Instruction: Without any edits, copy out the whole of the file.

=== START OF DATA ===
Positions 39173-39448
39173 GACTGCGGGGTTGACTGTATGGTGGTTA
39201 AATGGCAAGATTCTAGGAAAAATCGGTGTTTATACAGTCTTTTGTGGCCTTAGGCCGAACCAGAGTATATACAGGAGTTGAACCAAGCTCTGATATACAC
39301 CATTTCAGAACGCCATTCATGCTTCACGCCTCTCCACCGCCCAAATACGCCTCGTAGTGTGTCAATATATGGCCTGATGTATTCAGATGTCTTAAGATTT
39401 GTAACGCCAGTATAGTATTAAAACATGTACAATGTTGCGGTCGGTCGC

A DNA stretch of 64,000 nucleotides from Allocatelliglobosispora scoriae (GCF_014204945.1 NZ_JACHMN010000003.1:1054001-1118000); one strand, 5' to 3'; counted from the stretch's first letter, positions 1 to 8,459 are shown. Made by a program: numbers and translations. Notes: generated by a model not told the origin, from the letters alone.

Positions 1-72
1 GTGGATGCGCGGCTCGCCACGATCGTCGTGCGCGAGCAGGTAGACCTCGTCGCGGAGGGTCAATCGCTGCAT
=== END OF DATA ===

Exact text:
Positions 39173-39448
39173 GACTGCGGGGTTGACTGTATGGTGGTTA
39201 AATGGCAAGATTCTAGGAAAAATCGGTGTTTATACAGTCTTTTGTGGCCTTAGGCCGAACCAGAGTATATACAGGAGTTGAACCAAGCTCTGATATACAC
39301 CATTTCAGAACGCCATTCATGCTTCACGCCTCTCCACCGCCCAAATACGCCTCGTAGTGTGTCAATATATGGCCTGATGTATTCAGATGTCTTAAGATTT
39401 GTAACGCCAGTATAGTATTAAAACATGTACAATGTTGCGGTCGGTCGC

A DNA stretch of 64,000 nucleotides from Allocatelliglobosispora scoriae (GCF_014204945.1 NZ_JACHMN010000003.1:1054001-1118000); one strand, 5' to 3'; counted from the stretch's first letter, positions 1 to 8,459 are shown. Made by a program: numbers and translations. Notes: generated by a model not told the origin, from the letters alone.

Positions 1-72
1 GTGGATGCGCGGCTCGCCACGATCGTCGTGCGCGAGCAGGTAGACCTCGTCGCGGAGGGTCAATCGCTGCAT